Best Practices: Custom Engagement Survey Question Guidelines

Follow these guidelines to create an effective employee engagement survey.


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Quantum Workplace has studied what makes workplaces engaged and not engaged for nearly two decades. We've used our experience to create our best practice employee engagement survey.

This is the survey your Customer Implementation Manager will share with you in the form of the Survey Content file. Many of the organizations Quantum Workplace partners with use the questions as they exist to generate great insights. 

However, if you find that your organization wants to slightly customize the survey, follow these guidelines to make sure your survey remains effective and valuable. 

Note: the terms Questions and Items are used interchangeably to refer to the scaled agreement items that make up most of the survey. Because these are worded as statements, they are technically items rather than questions.

Engagement Survey Question Guidelines

Follow our model of employee engagement

Quantum Workplace's engagement survey includes a mix of engagement outcome questions and potential impact questions. 

  • Engagement outcome questions help you assess the current health of your organization
  • Impact questions shed light on where to focus your efforts to improve or maintain engagement, learn more about our employee engagement model here

It's recommended to include all nine engagement outcome questions in your engagement survey. Used together, the nine survey questions provide a robust measurement of organizational, team, and work engagement. 

Potential Impact questions are carefully selected based on Quantum Workplace's research, alongside the engagement outcome questions, to cover the most important topics to asses in employee engagement. These include Communications & Resources, Trust in Leadership, and Team Dynamics.

This set of questions helps assess areas where you will have the biggest impact on engagement for your organization. 

It's important to include questions that are relevant to your culture. For example, manufacturing organizations may opt to add additional questions related to safety, while organizations experiencing rapid growth may consider adding questions related to change management and agility. 

If your organization wants to customize the employee engagement survey, Quantum Workplace recommends adding, editing or deleting only a few of the potential impact questions, rather than the engagement outcome questions. 

Users who customize their survey typically edit 1-5 of the potential impact questions. Engagement Outcome questions are also tagged as Outcome Item to visually distinguish these questions to prevent missing out on important data points.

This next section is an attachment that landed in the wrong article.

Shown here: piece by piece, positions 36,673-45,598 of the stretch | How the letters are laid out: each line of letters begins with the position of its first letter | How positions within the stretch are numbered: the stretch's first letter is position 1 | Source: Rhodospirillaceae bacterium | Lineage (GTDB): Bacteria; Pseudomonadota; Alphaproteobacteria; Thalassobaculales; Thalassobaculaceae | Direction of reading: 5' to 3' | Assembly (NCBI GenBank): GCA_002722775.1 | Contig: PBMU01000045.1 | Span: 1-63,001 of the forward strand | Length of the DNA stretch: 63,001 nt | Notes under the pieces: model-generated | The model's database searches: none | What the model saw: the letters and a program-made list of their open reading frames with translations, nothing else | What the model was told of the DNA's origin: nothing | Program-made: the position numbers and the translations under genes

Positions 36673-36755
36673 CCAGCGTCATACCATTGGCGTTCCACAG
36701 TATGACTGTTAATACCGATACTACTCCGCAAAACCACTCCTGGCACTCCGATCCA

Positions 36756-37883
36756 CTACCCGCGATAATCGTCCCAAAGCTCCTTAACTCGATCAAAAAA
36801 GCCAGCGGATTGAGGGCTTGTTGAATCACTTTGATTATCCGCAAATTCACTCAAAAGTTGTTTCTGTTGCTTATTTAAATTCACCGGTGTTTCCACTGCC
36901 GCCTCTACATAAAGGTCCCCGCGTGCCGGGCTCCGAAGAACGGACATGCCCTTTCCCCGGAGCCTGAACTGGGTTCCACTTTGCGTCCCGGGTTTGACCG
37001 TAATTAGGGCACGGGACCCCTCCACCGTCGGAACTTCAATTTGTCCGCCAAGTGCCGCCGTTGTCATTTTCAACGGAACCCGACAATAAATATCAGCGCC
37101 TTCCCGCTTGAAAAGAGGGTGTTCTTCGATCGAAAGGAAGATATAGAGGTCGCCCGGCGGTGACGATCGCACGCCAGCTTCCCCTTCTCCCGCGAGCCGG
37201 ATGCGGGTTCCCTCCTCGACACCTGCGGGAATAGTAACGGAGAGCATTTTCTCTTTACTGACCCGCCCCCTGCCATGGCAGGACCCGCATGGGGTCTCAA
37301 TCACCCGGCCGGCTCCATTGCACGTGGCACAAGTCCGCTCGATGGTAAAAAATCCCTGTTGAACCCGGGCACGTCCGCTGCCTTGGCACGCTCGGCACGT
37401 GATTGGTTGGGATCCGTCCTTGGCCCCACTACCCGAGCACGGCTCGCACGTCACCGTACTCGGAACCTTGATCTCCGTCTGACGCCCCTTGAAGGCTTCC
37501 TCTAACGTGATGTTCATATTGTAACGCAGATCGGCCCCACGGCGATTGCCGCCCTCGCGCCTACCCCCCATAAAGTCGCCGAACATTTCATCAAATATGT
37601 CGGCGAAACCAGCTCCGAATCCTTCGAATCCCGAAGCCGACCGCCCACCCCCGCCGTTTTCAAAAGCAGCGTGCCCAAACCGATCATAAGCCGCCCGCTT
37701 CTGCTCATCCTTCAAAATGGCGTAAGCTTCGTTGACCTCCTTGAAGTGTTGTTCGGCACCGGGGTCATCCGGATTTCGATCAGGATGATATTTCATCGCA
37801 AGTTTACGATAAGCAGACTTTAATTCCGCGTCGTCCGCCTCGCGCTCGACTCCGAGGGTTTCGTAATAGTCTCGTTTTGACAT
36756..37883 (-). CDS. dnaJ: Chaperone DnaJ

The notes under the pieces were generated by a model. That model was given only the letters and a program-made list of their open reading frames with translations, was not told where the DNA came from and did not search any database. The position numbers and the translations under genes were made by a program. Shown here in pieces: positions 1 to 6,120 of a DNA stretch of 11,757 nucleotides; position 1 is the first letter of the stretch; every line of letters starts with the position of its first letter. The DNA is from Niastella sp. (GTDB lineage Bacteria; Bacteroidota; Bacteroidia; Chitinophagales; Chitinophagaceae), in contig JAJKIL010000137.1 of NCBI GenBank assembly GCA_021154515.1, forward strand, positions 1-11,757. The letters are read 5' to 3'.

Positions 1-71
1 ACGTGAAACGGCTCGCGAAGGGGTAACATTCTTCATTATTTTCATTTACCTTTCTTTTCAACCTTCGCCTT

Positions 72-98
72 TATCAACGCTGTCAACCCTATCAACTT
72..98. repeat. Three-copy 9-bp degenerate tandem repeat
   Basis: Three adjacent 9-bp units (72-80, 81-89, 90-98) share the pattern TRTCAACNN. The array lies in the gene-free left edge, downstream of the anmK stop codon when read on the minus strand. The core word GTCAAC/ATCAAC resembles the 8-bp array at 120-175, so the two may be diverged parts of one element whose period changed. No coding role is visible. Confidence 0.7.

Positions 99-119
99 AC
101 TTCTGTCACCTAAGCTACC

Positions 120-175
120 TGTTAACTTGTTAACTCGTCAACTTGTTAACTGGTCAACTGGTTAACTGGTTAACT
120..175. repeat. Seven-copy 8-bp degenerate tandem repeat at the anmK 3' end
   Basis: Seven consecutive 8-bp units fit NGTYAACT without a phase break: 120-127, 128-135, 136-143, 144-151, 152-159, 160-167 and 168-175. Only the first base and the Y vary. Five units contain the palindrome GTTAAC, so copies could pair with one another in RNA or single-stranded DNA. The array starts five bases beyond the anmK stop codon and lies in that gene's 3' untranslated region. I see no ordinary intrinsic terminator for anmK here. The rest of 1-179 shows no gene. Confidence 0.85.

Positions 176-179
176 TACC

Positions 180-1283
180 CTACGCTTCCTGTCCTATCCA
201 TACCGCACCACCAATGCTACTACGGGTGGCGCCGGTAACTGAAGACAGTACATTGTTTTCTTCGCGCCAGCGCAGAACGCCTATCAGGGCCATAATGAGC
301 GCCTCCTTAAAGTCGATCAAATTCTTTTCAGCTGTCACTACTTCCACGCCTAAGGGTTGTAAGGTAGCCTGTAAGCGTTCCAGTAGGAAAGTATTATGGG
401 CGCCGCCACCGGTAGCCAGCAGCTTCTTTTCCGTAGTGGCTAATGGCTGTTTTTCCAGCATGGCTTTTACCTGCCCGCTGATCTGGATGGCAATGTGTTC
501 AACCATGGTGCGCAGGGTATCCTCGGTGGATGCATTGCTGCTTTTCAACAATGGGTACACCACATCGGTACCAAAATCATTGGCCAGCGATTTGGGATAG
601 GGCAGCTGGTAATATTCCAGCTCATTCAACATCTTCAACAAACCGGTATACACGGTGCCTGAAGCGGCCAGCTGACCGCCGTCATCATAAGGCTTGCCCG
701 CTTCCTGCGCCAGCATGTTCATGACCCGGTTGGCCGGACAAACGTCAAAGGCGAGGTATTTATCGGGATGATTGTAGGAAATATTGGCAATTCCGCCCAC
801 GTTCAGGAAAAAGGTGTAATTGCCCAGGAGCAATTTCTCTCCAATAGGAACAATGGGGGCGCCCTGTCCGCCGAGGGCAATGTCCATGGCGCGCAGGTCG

Check your survey length

Survey length determines how much time it will take your employees to complete the survey, as well as the amount of valuable survey feedback after the survey. 

30-40 questions are the recommended amount. A survey this length allows you to cover all of the necessary topics but won't take your employees more than 10 minutes to complete. 

Use the right question types

Quantum Workplace recommends including two types of survey questions in your employee engagement survey:

Scaled Agreement Items:

The majority of your survey should consist of scaled agreement items. These are statements intended to elicit a favorable, neutral or unfavorable response. These are great to include as they are quick and easy to respond to, while effectively measuring the intensity of opinions on a topic. 

Open-Ended Questions:

Between 1-3 open-ended questions are also recommended. These allow employees to share additional context and provide deeper insight. Because open-ended questions take significantly longer to respond to, no more than five open-ended questions are recommended.

In particular, the following set of Start/Stop/Continue questions are recommended:

  • What is one thing you would like your organization to START doing to make it a better place to work?
  • What is one thing you would like your organization to STOP doing to make it a better place to work?
  • What is one thing you would like your organization to CONTINUE doing that makes it a great place to work?

Keep your survey focused on engagement

Quantum Workplace defines employee engagement as the strength of the mental and emotional connection employees feel toward their work, team, and organization. 

The purpose of the employee engagement survey is to measure that mental and emotional connection and examine the factors that influence it.